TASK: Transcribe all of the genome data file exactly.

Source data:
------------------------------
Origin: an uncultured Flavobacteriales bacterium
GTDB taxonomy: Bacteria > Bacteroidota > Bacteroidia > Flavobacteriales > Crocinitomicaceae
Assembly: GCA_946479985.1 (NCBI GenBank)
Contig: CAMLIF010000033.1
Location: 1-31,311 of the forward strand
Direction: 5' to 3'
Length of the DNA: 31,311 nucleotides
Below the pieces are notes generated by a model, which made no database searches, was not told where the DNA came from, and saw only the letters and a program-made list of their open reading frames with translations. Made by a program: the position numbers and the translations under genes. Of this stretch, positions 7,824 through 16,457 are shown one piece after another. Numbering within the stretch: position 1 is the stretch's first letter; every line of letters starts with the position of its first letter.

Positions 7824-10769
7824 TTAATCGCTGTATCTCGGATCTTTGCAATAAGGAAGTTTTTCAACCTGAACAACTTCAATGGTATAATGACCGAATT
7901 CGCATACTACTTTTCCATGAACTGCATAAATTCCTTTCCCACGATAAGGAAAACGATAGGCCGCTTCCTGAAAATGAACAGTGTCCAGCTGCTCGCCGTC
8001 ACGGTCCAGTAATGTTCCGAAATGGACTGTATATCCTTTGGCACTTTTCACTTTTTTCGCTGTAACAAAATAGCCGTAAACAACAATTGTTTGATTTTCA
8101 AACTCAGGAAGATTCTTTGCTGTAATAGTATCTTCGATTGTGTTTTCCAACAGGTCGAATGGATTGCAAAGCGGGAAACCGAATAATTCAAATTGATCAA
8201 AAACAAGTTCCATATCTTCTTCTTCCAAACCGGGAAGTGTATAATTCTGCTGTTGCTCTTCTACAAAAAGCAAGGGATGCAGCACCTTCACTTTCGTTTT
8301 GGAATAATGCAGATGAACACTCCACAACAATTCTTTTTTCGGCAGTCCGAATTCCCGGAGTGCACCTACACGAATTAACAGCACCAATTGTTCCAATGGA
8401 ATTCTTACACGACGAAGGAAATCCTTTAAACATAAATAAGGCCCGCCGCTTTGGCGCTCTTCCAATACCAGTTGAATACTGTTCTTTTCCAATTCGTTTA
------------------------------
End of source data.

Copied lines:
Origin: an uncultured Flavobacteriales bacterium
GTDB taxonomy: Bacteria > Bacteroidota > Bacteroidia > Flavobacteriales > Crocinitomicaceae
Assembly: GCA_946479985.1 (NCBI GenBank)
Contig: CAMLIF010000033.1
Location: 1-31,311 of the forward strand
Direction: 5' to 3'
Length of the DNA: 31,311 nucleotides
Below the pieces are notes generated by a model, which made no database searches, was not told where the DNA came from, and saw only the letters and a program-made list of their open reading frames with translations. Made by a program: the position numbers and the translations under genes. Of this stretch, positions 7,824 through 16,457 are shown one piece after another. Numbering within the stretch: position 1 is the stretch's first letter; every line of letters starts with the position of its first letter.

Positions 7824-10769
7824 TTAATCGCTGTATCTCGGATCTTTGCAATAAGGAAGTTTTTCAACCTGAACAACTTCAATGGTATAATGACCGAATT
7901 CGCATACTACTTTTCCATGAACTGCATAAATTCCTTTCCCACGATAAGGAAAACGATAGGCCGCTTCCTGAAAATGAACAGTGTCCAGCTGCTCGCCGTC
8001 ACGGTCCAGTAATGTTCCGAAATGGACTGTATATCCTTTGGCACTTTTCACTTTTTTCGCTGTAACAAAATAGCCGTAAACAACAATTGTTTGATTTTCA
8101 AACTCAGGAAGATTCTTTGCTGTAATAGTATCTTCGATTGTGTTTTCCAACAGGTCGAATGGATTGCAAAGCGGGAAACCGAATAATTCAAATTGATCAA
8201 AAACAAGTTCCATATCTTCTTCTTCCAAACCGGGAAGTGTATAATTCTGCTGTTGCTCTTCTACAAAAAGCAAGGGATGCAGCACCTTCACTTTCGTTTT
8301 GGAATAATGCAGATGAACACTCCACAACAATTCTTTTTTCGGCAGTCCGAATTCCCGGAGTGCACCTACACGAATTAACAGCACCAATTGTTCCAATGGA
8401 ATTCTTACACGACGAAGGAAATCCTTTAAACATAAATAAGGCCCGCCGCTTTGGCGCTCTTCCAATACCAGTTGAATACTGTTCTTTTCCAATTCGTTTA